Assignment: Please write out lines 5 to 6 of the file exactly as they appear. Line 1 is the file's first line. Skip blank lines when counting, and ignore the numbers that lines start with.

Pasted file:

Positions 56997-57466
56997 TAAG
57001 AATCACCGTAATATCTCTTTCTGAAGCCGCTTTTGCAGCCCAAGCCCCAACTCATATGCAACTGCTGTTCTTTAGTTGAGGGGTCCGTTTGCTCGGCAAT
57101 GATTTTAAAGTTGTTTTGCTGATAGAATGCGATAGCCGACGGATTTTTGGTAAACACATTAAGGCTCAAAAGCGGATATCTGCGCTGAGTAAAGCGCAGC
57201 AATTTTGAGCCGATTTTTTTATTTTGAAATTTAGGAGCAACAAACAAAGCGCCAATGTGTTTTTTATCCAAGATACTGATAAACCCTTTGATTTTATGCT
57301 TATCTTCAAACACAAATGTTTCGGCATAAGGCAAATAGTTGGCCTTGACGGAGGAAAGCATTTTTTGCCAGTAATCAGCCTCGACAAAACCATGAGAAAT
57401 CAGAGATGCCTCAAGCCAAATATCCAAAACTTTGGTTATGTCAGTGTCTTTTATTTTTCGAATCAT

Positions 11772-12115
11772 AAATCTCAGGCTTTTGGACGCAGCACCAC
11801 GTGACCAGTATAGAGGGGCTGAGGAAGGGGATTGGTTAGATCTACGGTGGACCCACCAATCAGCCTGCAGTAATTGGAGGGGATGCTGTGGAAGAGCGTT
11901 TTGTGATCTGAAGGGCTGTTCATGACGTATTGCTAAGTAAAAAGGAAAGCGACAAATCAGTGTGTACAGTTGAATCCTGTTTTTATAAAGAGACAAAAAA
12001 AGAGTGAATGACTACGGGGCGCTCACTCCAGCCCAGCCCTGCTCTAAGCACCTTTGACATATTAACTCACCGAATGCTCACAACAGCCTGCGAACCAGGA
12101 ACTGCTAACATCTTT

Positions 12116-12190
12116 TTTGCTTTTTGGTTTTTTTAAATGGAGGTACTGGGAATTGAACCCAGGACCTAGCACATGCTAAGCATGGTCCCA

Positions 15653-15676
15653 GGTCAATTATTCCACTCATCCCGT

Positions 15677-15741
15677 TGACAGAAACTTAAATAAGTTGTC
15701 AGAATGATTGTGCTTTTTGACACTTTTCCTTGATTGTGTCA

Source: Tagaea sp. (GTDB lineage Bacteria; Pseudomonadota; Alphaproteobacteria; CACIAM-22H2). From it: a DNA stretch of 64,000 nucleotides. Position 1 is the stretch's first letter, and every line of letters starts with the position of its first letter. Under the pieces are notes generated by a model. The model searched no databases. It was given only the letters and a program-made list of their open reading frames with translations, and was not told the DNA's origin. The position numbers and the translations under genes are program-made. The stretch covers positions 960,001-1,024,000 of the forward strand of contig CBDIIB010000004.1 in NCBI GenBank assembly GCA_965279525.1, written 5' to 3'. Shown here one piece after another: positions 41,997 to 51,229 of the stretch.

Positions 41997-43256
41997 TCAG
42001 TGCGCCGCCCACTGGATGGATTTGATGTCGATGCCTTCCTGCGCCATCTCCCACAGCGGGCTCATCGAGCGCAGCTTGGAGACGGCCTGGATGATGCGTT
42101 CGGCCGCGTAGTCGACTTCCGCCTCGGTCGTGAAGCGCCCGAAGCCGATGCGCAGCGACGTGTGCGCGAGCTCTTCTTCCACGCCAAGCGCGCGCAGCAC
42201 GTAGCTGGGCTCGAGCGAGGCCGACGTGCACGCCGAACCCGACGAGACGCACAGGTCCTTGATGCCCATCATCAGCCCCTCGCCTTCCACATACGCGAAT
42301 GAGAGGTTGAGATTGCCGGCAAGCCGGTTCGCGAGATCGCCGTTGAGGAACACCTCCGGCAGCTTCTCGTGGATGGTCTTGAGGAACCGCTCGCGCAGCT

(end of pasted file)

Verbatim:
57201 AATTTTGAGCCGATTTTTTTATTTTGAAATTTAGGAGCAACAAACAAAGCGCCAATGTGTTTTTTATCCAAGATACTGATAAACCCTTTGATTTTATGCT
57301 TATCTTCAAACACAAATGTTTCGGCATAAGGCAAATAGTTGGCCTTGACGGAGGAAAGCATTTTTTGCCAGTAATCAGCCTCGACAAAACCATGAGAAAT